Freezing and Full in Copenhagen


February 5, 2014 by caitlinvaclark

Most of you are probably going to think I’m off my rocker, but about once a week since the beginning of January, I’ve spent an entire day trying to find snow. I have dreams of a cozy country inn where we can go for a long winter hike and curl up with a good book by a fire in a rustic lounge. We had a trip to Copenhagen scheduled towards the end of January and I thought that I might get my fix. I had hopes that it would be all fluffy snow-covered parks and cuddly polar bears.

Copenhagen: A Broad Cooking

I neglected to realize that a forecast of snow and below-freezing weather in a fishing city located on a Northern sound means ice violently attacking you. So instead we stayed indoors and we ate.

When Chris and I travel, I usually make a list of potential sights to check out: museums, palaces, gardens, etc. But really we only try to do one or two over a weekend and get a feel for the city by just wandering around, getting “lost,” and popping into a random cafe or bar. On this trip, we were more on a point A to point B track. And most of our point Bs were back to the hotel lobby for wine.

It was so windy on top of the cold sleet and rain that you couldn’t use your umbrellas and just had to settle for being an icicle. At least our hotel lobby had a fireplace to dry off and warm up. A bit more chic than snuggly but it got the job done. In case you’re interested, we stayed at the Avenue Hotel which was very comfortable, about a 15 minute walk into the city center, and in my opinion, a great value for money.

Avenue Hotel Copenhagen: A Broad Cooking

We did manage to check out one of the royal palaces and explore the incredible (indoor!) food market, Torvehallerne, where we purchased Danish Danishes and sat at one of the counters to eat a fabulous array of smørrebrøds.

Torvehallerne Market Copenhagen: A Broad Cooking

Smørrebrøds, different from smorgasbords, are basically open-faced sandwiches topped with everything from pan fried fish and caper sauce to these with meatballs and potato salad or pate, roasted beets, & bacon!?!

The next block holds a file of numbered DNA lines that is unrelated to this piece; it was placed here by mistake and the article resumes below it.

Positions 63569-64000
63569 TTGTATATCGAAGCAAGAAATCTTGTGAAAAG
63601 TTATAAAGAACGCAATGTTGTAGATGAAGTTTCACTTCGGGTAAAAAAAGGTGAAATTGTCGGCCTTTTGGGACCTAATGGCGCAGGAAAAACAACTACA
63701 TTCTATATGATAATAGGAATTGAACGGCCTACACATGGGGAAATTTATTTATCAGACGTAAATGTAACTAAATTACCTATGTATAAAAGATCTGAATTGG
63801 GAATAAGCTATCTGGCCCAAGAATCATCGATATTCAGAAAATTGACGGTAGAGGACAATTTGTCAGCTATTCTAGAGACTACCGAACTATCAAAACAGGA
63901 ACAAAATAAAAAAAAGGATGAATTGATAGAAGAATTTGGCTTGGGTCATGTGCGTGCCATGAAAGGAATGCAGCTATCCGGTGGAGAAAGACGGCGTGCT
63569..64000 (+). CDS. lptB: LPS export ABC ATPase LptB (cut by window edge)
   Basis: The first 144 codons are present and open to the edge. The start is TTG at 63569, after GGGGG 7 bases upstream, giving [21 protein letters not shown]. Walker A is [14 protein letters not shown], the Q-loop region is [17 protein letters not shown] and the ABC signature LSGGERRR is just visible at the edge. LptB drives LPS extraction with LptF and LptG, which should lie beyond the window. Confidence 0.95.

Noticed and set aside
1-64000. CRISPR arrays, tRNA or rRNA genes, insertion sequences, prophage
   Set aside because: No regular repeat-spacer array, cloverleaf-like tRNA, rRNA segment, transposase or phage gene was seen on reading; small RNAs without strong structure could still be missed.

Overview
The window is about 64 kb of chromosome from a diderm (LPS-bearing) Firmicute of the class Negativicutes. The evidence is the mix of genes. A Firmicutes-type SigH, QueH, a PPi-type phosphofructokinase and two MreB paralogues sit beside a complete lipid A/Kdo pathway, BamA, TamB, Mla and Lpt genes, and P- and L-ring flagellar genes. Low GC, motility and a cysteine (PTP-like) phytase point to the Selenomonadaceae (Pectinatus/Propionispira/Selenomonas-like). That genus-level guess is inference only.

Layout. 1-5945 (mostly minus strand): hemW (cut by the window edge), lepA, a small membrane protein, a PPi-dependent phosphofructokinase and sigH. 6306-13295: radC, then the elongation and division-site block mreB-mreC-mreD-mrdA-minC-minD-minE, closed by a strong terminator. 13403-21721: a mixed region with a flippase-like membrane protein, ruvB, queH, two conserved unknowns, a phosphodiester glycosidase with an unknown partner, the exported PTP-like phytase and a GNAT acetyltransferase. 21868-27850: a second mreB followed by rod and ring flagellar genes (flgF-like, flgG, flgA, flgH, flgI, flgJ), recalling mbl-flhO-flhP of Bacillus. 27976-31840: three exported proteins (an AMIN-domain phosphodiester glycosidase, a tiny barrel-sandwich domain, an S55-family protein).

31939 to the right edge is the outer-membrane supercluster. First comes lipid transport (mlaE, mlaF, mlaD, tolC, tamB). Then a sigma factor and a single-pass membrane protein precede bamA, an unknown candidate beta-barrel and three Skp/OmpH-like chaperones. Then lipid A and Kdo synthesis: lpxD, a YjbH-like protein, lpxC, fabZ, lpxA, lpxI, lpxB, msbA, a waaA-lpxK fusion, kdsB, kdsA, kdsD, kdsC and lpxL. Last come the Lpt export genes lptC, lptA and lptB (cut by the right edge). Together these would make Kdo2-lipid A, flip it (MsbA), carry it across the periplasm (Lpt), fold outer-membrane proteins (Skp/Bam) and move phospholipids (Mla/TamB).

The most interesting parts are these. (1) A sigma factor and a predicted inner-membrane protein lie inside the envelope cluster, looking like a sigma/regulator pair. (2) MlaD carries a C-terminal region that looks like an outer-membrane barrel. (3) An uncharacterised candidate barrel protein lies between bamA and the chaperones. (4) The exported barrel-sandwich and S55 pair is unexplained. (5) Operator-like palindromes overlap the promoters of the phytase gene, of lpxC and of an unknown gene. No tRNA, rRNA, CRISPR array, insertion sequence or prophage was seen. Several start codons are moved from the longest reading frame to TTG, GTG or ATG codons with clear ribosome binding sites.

Smorrebrod @ Torvehallerne Market: A Broad Cooking

But Saturday was spent almost entirely at Noma. After getting onto the wait list three months before our trip, we were offered a last minute reservation for lunch at the communal table. From everything we had heard, Noma would be an over-the-top, incredibly odd, and very expensive experience but our theory was if you get a chance to eat at “the best restaurant in the world,” you take it.  Overall the entire afternoon was incredible. The chefs (who also serve as your servers) were informative, approachable, and so friendly. They even took us on a tour of the kitchens and the research lab. The food itself was very earthy. Throughout the meal, you could see the theme of eating the land. I mean, at times you actually were.

To give you an idea of how out of the box the food was, one of my favorite bites was a dessert involving mashed potatoes?!? My least favorite was a smoked and pickled quail egg that burst in your mouth like a gusher. We ate everything from burnt leeks to hand dived sea urchins.

We started the meal with their famous Nordic Coconut. It’s basically the (almost literal) polar opposite of drinking a piña colada on a white sand beach. Instead you’re sipping mushroom broth out of a turnip with white snow and waves splashing on the icy pier outside your window.

Nordic Coconut @ Noma: A Broad Cooking

As we were eating the deep fried moss dipped in creme fraiche, Chris said, “I could eat a whole bucket of these on a Sunday watching football.” And the Swedish woman sitting to my left said that she had learned in girl scouts to eat moss for survival if you’re ever lost in the woods.

Fried Moss w/ Creme Fraiche - Noma: A Broad Cooking

The little details really made the meal, down to the bread and butter. They served warm bread with “raw” butter, which was the curds just before the buttermilk separates and the butter forms. It made the bread taste like sourdough. Then there was pork fat topped with crumbled crackling. This one tasted like Pringles. Yup. Filthy delicious.

Not your everyday bread & butter - pork fat & crackling @ Noma: A Broad Cooking